“God, I hate the apocalypse.”

The opening chords and the "Have MERCY" catchphrase are stuck in my head, and I am gleeful.
The opening chords and the “Have MERCY” catchphrase are in my head, and I am gleeful.

It’s been a frustrating sort of day, so I am accentuating the positive. (This is me, so I am doing so by discussing Z Nation.)

God, I love that show.

I’ve basically dropped The Walking Dead, which I’m sure continues to be a well-acted depiction of desperate people driven to cruelty and making harsh decisions as kindness is slowly eroded from a dying world that they have no hope of salvaging.

I don’t think Z Nation is as good, in terms of narrative consistency or pacing, as TWD. I’m okay with that. It’s cheesy in its simplistic approach; it openly says that anyone still around three years into the zombie apocalypse is some kind of pulp-action-adventure badass, and then uses that as a reason to eschew grinding subsistence-level misery and proceeds to give a group of flawed, hopeful, mostly well-intentioned and kind characters a chance to actually do something that might save the world.

It has dark humour. It’s fun. It’s hopeful, in the game grim way apocalyptic settings can be if you give the characters an actual chance to achieve something. And there are moments–when Murphy leaves the door open–when I am actually shocked and horrified by the bad things people do. I like that. I appreciate the hell out of a post-apocalyptic story that can still make cruel things upsetting instead of allowing them to fade into a background slurry of mean-desperate-selfish-mean. Continue reading ““God, I hate the apocalypse.””

World can’t drag you down if you start so low.

Notes on the latest Walking Dead;

I despise Shane.  I deeply, truly, honestly detest him in a way… well, honestly, I’m sick and I’m tired and I’m thinking a bit fuzzily.  But I can’t remember the last time I saw so little about a character in a TV show that I could like.  He walks over to talk to Laurie and the clearest thought in my head was “Oh, good, at least she’s got a knife.”  Not “I hope this doesn’t go too badly,” not “I can see where he’s coming from,” just a general attitude of “here comes the shitstorm, head down and shoulders up and let’s get through it.”

I can see where he’s coming from.  But it’s not a place I can feel for.

I’m glad he’s there as a character, but it’s in the same sort of way that I’m glad there are zombies.  This is a story with a threat that isn’t empathic in the slightest, that wants but doesn’t care, not now.  Everyone knows that the zombies are like that.  No-one seems to have fully internalized that Shane is.  (Well.  One person might be doing it; I refrain from saying who since I’m nearly done and am too wiped for talking around the spoilers.)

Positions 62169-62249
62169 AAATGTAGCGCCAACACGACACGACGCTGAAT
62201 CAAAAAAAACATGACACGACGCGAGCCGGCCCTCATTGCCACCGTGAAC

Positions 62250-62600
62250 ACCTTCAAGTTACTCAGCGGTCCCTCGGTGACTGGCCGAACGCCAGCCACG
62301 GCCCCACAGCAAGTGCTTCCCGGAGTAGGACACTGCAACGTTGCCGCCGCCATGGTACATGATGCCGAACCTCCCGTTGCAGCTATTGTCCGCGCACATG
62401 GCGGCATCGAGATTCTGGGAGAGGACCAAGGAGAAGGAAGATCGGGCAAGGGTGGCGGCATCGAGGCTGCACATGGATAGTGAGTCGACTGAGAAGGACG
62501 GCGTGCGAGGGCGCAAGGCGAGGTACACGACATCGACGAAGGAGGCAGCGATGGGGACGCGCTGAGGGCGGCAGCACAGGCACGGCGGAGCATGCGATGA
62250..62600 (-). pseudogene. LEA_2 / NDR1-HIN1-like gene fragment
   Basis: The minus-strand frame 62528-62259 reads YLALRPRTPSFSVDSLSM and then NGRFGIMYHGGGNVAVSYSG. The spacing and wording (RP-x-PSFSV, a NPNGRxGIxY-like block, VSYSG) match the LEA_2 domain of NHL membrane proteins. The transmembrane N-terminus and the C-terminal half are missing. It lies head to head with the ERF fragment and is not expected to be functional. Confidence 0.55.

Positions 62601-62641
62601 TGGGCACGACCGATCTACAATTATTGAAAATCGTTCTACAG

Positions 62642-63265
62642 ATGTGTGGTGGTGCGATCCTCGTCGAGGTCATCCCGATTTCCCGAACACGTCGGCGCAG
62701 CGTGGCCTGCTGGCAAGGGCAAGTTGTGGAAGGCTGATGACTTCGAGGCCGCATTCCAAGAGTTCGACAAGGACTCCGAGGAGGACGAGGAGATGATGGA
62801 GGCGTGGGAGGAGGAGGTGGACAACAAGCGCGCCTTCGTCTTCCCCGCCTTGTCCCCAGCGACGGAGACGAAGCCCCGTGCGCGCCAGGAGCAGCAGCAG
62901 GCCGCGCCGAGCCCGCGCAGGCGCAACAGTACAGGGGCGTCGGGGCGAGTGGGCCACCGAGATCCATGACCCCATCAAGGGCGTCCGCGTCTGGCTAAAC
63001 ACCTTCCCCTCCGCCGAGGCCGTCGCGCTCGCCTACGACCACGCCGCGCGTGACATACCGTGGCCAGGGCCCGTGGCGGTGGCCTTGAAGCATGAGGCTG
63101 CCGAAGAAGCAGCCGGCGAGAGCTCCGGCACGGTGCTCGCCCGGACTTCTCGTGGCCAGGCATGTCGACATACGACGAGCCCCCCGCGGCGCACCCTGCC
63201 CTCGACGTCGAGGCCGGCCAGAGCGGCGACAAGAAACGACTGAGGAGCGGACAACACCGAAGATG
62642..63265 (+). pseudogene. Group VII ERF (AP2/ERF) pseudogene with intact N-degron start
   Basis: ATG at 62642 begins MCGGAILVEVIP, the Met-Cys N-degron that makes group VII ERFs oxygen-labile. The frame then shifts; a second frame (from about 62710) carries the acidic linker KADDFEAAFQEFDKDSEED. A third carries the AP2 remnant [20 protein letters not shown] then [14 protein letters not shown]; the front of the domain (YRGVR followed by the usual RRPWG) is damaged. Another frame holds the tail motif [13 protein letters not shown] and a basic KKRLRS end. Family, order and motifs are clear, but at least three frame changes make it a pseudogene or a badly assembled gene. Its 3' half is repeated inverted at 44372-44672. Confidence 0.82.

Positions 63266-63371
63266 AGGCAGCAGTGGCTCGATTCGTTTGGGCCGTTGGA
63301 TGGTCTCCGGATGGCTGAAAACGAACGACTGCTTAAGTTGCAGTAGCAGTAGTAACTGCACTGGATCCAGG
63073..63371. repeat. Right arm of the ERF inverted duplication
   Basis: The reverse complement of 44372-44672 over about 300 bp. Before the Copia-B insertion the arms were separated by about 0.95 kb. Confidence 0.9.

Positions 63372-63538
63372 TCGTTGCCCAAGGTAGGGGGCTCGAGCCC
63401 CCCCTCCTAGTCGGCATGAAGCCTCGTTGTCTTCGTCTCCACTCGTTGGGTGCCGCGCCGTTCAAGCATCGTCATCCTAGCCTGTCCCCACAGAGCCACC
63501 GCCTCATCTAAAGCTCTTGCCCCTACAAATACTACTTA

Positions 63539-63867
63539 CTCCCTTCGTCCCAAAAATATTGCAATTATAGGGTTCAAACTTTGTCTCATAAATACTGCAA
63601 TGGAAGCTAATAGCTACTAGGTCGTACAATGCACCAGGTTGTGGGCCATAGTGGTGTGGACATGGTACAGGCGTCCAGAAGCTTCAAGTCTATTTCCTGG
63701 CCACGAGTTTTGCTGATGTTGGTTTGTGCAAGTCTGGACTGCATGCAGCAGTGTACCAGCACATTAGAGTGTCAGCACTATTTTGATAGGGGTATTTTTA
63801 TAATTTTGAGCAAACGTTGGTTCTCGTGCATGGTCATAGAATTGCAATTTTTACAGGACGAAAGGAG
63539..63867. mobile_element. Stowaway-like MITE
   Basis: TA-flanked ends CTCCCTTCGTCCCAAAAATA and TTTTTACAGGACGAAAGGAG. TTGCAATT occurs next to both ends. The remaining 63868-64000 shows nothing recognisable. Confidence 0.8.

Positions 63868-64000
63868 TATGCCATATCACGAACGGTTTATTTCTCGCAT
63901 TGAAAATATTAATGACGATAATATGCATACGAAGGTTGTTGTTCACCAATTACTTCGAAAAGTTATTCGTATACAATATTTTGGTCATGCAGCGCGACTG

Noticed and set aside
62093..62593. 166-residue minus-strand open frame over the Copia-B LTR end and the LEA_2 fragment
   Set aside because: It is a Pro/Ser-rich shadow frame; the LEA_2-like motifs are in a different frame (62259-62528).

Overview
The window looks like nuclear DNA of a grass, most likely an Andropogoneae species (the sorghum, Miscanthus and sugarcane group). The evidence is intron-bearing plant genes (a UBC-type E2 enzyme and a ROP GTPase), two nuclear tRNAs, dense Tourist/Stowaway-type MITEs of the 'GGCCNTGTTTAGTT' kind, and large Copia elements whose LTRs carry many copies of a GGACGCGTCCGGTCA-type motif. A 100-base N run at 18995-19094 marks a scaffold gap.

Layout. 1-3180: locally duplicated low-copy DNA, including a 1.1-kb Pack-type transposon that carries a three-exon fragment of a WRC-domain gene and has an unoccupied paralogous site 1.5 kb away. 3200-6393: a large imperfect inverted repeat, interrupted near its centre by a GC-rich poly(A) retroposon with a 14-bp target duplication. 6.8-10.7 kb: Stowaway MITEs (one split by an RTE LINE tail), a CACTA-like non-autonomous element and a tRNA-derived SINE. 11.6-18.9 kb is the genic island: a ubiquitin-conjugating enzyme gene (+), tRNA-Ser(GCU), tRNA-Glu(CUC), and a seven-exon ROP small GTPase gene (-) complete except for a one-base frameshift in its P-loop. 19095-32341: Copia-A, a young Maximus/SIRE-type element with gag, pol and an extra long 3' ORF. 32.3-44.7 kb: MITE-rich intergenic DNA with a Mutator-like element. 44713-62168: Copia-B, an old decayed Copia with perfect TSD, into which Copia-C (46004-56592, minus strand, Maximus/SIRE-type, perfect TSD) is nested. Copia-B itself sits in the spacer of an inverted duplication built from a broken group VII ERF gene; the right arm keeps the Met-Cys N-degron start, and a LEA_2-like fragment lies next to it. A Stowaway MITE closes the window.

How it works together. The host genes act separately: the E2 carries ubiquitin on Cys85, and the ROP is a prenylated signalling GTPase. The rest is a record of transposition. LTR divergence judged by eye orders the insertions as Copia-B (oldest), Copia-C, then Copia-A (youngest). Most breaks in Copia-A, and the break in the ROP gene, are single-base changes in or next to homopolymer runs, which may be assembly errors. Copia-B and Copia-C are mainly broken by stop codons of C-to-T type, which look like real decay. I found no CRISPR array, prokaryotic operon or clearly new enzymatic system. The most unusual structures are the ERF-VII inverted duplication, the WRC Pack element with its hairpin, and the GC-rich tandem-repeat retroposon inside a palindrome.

What else?  Still liking Glenn.  Watching the Daryl/Carol relationship, and liking how understated it is, since the bit about the Cherokee Rose.  Loved the ending,which is not to say I found it at all happy. Want to smack Andrea, but unlike my reaction to Shane I want to smack her in a way that’s like wanting to yell at a dumb human who could learn better.

Walking amongst the Dead

Yeah, there’s been more Walking Dead than American Horror Story lately.  The light of my life has laid hands upon Skyrim, and I’m holding off on watching new episodes without him.

Daryl’s my favourite character[1], although I think that’d change if we saw more of Glenn.  Stupid situation or not, something to be said for a guy who manages to lasso a zombie while being in serious danger of being dropped on it.  And is not charging merrily forward on the “OMG sex” bandwagon (pet peeve; have had too many people drop the “if a guy does not immediately jump at offers of (straight) sex, there is something wrong with him” line lately).  And sticks his neck out for utter strangers on a pay-it-forward theory.  And (practical or not) cares about how the formerly living dead are treated…

…okay, now?  Now I’m annoyed we haven’t seen more of Glenn.  Daryl’s cool, and Rick’s decent, but Glenn’s kind, and while I can understand that not being hugely valuable I think it’s important.  (How much has he been around this season?)  It’s not like it’s a case of people just needing to do anything they have to to get over the next hill; there doesn’t seem to be any greater social structure or network left.  If people who are scrabbling for their lives aren’t kind, it’s not as if people who aren’t scared and in danger will pick up the slack.  If people who are scrabbling for their lives aren’t kind, then no-one is kind, and that is a sad sad world.